Scientists are a strange bunch, thought TJ. In his four years of working as Lucerne Valley Hotel’s night-receptionist, he had seen all kinds of people, but these nerds were something else. He had no complaints about their manners, it was their thoughts that troubled him. Their brains. Did they ever use them? And if so, did they manage to do so successfully?
TJ was busier than ever. These men, and a few women, were the most incompetent beings he had ever known. Not just socially incompetent, with their awkward gestures and jumbled words, but functionally incompetent; they were unable to execute the simplest tasks.
They repeatedly asked him which rooms they were in; they called to ask how the kettle worked; they didn’t know how to switch on the TV, and if they managed to, were unable to adjust its volume or change channel – but had no trouble finding adult channels and turning them up to full blast. They burnt themselves, or black-fringed iron-shapes right through their suits. They couldn’t figure out which switches operated which lights so often read books in near darkness, or slept in bright light, at least for a while before calling him for help.
TJ spoke to every guest, he guessed, ten times daily, and after two days knew each one by name. The only exceptions were male scientists who had brought along their wives. They seemed to cope better with hotels, giving the impression that they were competent beings in touch with the modern world. They never credited their wives for this, but TJ knew better.
This morning the scientists were leaving. TJ realized that he had been so busy with requests for extra tea bags and toilet rolls, remote control batteries, and more shampoos – not that they needed any for their eggheads – that he didn’t know why they had come here.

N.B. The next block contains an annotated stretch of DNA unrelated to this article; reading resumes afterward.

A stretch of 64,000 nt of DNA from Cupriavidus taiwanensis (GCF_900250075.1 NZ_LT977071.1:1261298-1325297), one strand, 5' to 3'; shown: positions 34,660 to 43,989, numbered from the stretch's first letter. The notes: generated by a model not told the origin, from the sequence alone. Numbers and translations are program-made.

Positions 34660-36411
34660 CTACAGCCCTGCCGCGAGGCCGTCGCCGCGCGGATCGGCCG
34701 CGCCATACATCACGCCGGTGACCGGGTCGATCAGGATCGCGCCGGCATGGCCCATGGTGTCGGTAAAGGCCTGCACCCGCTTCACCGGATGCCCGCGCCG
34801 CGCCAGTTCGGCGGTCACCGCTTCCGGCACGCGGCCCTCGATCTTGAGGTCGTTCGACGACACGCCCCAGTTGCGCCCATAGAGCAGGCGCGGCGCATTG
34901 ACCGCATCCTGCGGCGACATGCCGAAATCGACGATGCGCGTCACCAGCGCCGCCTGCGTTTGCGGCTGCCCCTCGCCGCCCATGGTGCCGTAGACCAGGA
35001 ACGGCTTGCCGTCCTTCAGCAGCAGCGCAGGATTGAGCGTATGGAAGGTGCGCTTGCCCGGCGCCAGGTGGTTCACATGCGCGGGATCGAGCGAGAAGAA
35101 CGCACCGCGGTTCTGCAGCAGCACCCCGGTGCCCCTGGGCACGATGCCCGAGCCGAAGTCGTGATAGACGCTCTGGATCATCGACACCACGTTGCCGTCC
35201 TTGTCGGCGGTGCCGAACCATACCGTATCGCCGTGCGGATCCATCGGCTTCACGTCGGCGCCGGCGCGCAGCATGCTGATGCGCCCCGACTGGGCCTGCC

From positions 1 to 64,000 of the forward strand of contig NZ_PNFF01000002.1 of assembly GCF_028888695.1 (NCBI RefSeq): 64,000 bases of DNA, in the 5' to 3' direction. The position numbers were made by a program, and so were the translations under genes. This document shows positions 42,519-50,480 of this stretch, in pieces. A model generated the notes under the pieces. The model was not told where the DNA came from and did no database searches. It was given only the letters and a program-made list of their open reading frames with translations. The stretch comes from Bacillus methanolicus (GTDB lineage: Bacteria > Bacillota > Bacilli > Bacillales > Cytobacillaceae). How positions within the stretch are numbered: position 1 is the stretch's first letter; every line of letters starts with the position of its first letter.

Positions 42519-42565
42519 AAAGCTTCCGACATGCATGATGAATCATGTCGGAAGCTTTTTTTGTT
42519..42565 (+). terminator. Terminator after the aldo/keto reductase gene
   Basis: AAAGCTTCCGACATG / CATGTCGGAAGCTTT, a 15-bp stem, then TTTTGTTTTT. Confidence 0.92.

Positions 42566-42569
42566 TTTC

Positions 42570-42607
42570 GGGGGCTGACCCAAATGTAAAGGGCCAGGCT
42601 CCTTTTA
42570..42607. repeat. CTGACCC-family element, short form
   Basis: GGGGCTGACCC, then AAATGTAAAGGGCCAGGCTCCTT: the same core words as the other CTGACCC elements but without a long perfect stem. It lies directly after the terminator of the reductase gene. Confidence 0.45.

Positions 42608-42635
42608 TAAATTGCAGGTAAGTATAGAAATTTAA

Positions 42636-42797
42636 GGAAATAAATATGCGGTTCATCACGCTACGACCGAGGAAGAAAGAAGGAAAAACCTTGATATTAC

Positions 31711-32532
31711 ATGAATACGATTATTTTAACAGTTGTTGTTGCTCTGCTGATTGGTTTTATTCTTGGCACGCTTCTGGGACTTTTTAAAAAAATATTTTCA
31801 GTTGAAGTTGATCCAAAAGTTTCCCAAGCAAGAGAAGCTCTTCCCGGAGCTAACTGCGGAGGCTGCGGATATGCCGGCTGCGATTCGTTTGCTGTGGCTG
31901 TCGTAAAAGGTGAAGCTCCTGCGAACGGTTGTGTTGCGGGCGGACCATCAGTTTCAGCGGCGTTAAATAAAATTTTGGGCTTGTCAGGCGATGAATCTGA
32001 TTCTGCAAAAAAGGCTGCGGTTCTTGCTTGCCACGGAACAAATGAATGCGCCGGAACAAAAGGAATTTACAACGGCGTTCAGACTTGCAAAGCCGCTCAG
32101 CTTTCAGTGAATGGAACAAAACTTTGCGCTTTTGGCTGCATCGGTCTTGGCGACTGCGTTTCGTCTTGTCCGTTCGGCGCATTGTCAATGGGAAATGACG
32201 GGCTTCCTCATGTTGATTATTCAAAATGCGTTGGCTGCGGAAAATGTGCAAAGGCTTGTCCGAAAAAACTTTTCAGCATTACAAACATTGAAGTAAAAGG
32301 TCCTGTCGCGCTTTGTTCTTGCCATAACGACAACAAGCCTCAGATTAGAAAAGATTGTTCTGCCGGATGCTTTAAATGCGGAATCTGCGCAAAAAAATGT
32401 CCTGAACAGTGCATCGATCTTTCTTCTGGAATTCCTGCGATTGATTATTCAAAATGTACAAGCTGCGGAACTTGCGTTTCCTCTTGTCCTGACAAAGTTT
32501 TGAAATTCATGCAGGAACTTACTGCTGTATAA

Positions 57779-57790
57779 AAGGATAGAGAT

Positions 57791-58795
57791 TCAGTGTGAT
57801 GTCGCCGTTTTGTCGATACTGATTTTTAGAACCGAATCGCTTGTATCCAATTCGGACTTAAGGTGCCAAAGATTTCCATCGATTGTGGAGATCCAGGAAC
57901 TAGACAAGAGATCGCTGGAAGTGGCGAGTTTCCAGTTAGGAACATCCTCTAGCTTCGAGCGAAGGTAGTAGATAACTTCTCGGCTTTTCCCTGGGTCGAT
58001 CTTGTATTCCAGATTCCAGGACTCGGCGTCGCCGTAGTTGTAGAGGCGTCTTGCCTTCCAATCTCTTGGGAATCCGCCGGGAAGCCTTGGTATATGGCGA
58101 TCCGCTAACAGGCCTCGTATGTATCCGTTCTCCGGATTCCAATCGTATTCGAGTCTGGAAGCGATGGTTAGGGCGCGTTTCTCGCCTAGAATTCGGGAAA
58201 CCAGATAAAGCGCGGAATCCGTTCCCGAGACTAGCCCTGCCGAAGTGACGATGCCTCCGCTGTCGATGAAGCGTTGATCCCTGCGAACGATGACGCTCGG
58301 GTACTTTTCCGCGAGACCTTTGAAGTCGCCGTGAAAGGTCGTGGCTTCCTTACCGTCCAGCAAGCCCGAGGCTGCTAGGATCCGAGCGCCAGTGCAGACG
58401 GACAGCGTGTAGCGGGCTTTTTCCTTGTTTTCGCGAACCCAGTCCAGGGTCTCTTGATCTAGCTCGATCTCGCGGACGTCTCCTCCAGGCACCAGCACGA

While Dr Simoniski studied his bill, TJ asked about his stay.
“My stay? Here? Oh yes! The hotel? It was very good, thank you. It is pretty big for a B&B. Much bigger than I expected.”
TJ said, “Sir, it is not a B&B. It is a fifty-room hotel.”
“Oh yes! You are right. I had a mix up. That was when I was in Lucerne, Switzerland.”
“Were you there on holiday?”
“Holiday! Holiday!” Dr Simonski laughed uncontrollably. “Holiday!” He looked at his wife coming down the stairs. “He said holiday!” Then he turned back to TJ. “There is no time for holidays. I was visiting the Large Hadron Collider, searching for the Higgs boson particle. Have you heard of it? Good, good. It is an elementary particle of the Standard Model of particle physics, and predicted to exist for theoretical reasons. It creates a field with non-zero strength everywhere, even in otherwise empty spaces! Identical particles can also exist in the same place!” His enthusiasm caused his mouth to foam lightly.
TJ asked, “If it is only theoretical, how can you detect it?”
“It is unstable and decays into other particles almost immediately. That’s what the Large Hadron Collider picks up – their atomic signatures.” Sweat appeared on his egg head. He finished checking the bill and said, “That’s why we are here. To celebrate its discovery.”
“Have you found it, really? Where is it?”
“Oh, in a very special place. No wonder it took so long.” He smiled at his wife and handed her the bill to sign.
She had the craziest signature that TJ had ever seen. The ink flowed everywhere – in lines, dots, jets, and scribbles. She smiled weakly and said, “It was in my handbag all along. I didn’t want to steal his thunder. I’ve got a few of them in there.”